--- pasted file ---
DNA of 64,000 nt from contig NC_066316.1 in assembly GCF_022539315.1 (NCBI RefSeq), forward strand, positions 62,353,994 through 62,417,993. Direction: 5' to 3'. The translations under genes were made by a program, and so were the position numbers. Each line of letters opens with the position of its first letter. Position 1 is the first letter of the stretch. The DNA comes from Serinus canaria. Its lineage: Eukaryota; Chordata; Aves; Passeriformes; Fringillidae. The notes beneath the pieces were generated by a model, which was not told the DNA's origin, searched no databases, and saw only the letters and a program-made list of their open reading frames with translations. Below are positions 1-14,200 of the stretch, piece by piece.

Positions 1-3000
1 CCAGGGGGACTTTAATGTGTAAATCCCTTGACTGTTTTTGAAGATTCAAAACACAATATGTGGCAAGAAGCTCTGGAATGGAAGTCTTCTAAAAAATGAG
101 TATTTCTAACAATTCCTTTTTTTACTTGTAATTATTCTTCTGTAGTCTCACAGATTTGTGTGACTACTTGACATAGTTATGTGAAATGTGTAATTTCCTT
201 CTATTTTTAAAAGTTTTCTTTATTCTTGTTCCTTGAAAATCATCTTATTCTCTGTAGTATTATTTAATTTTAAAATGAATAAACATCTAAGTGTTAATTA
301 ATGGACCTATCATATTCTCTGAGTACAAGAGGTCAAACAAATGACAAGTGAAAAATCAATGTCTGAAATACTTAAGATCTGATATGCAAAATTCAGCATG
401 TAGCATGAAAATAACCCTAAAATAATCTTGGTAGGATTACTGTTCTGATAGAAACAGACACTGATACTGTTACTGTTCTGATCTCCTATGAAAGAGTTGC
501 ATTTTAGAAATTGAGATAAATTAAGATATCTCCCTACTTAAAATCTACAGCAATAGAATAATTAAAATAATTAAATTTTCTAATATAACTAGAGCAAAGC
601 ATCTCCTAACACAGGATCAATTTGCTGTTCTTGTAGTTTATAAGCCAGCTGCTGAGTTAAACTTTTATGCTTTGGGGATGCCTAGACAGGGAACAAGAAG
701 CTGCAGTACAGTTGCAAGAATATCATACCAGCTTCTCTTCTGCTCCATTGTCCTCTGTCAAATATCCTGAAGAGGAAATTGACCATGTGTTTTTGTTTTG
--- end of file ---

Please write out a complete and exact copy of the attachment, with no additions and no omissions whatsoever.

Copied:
DNA of 64,000 nt from contig NC_066316.1 in assembly GCF_022539315.1 (NCBI RefSeq), forward strand, positions 62,353,994 through 62,417,993. Direction: 5' to 3'. The translations under genes were made by a program, and so were the position numbers. Each line of letters opens with the position of its first letter. Position 1 is the first letter of the stretch. The DNA comes from Serinus canaria. Its lineage: Eukaryota; Chordata; Aves; Passeriformes; Fringillidae. The notes beneath the pieces were generated by a model, which was not told the DNA's origin, searched no databases, and saw only the letters and a program-made list of their open reading frames with translations. Below are positions 1-14,200 of the stretch, piece by piece.

Positions 1-3000
1 CCAGGGGGACTTTAATGTGTAAATCCCTTGACTGTTTTTGAAGATTCAAAACACAATATGTGGCAAGAAGCTCTGGAATGGAAGTCTTCTAAAAAATGAG
101 TATTTCTAACAATTCCTTTTTTTACTTGTAATTATTCTTCTGTAGTCTCACAGATTTGTGTGACTACTTGACATAGTTATGTGAAATGTGTAATTTCCTT
201 CTATTTTTAAAAGTTTTCTTTATTCTTGTTCCTTGAAAATCATCTTATTCTCTGTAGTATTATTTAATTTTAAAATGAATAAACATCTAAGTGTTAATTA
301 ATGGACCTATCATATTCTCTGAGTACAAGAGGTCAAACAAATGACAAGTGAAAAATCAATGTCTGAAATACTTAAGATCTGATATGCAAAATTCAGCATG
401 TAGCATGAAAATAACCCTAAAATAATCTTGGTAGGATTACTGTTCTGATAGAAACAGACACTGATACTGTTACTGTTCTGATCTCCTATGAAAGAGTTGC
501 ATTTTAGAAATTGAGATAAATTAAGATATCTCCCTACTTAAAATCTACAGCAATAGAATAATTAAAATAATTAAATTTTCTAATATAACTAGAGCAAAGC
601 ATCTCCTAACACAGGATCAATTTGCTGTTCTTGTAGTTTATAAGCCAGCTGCTGAGTTAAACTTTTATGCTTTGGGGATGCCTAGACAGGGAACAAGAAG
701 CTGCAGTACAGTTGCAAGAATATCATACCAGCTTCTCTTCTGCTCCATTGTCCTCTGTCAAATATCCTGAAGAGGAAATTGACCATGTGTTTTTGTTTTG